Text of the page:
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Unread postAuthor: daxspudder » Sun Aug 31, 2008 12:53 am

...um not exactly... the schrader valve was just gonna be a way to get a positive differential pressure in the pilot volume, i.e. the valve would be completely inside the gun, with another valve behind it to fill the gun with...
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Unread postAuthor: ALIHISGREAT » Sun Aug 31, 2008 3:02 am

it really depends how tight fitting your piston is, and maybe you need to think about a softer sealing face before overcomplicating things, its a good idea though, if i ever build a larger bore piston cannon then i have thought about putting a check valve in the piston .

edit: thinking some more, a check/schrader should be unecesary as long as the piston is tight fitting and the sealing face is soft enough because a piston should seal with the same pressure on both sides because there is more surface area on the back than the front so more force is 'pushing' it foreward regardless of pressure differential.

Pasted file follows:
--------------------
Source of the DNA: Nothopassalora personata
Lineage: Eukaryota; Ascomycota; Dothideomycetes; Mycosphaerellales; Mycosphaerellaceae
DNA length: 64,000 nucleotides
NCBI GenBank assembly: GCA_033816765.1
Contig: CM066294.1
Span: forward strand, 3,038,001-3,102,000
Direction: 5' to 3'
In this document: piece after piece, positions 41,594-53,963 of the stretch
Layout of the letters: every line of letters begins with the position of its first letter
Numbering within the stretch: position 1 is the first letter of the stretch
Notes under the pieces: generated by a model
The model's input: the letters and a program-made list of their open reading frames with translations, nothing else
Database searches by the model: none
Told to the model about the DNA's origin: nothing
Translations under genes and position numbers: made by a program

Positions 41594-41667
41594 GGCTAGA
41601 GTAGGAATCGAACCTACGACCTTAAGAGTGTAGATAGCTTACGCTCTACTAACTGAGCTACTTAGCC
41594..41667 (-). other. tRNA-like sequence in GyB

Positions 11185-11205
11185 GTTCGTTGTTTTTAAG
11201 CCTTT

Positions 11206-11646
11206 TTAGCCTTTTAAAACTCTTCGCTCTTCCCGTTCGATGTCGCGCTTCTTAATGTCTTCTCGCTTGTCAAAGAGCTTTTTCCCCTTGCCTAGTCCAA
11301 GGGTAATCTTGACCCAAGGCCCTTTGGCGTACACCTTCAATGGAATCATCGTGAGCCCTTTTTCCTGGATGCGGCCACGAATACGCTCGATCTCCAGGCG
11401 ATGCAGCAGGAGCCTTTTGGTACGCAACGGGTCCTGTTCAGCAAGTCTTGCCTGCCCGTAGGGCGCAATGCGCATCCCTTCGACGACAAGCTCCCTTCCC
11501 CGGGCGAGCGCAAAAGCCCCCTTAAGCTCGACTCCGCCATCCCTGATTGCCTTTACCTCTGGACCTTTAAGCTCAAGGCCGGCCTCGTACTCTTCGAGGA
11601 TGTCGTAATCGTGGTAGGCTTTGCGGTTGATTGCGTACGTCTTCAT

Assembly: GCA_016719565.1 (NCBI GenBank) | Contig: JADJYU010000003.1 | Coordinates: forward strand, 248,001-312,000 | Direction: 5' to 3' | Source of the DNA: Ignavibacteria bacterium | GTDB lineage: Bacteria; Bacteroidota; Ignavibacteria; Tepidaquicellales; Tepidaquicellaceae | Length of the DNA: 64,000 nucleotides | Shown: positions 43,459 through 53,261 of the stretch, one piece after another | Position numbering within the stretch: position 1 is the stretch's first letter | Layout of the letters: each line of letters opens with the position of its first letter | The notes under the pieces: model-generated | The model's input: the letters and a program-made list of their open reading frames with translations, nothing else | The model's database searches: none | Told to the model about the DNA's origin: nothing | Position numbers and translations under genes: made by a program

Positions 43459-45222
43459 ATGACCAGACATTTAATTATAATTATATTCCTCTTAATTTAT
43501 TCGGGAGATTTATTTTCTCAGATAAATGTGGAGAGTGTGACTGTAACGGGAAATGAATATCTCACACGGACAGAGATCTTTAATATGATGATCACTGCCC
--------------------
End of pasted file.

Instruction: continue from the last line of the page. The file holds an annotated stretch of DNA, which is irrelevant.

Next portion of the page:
edit 2: i assume you have made the piston tight fitting anyway or the shrader would have no effect? so maybe the sealing face is at fault?
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Unread postAuthor: CasinoVanart » Sun Aug 31, 2008 5:46 am

I used this same idea on my 4 inch piston, simply threaded a hole in the front of the machined piston and screwed in a schrader valve, it worked flawlessly but the chamber leaked. :D It would also lower the max PSI that your chamber gets too i think (in an o'ring piston).
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Unread postAuthor: POLAND_SPUD » Sun Aug 31, 2008 6:23 am

casinovanart is right... if a shreader is used then the pressure on the pilot side would always be higher than the max pressure in the chamber... thus shreader would limit both the power and piloting would take longer
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Unread postAuthor: daxspudder » Sun Aug 31, 2008 12:03 pm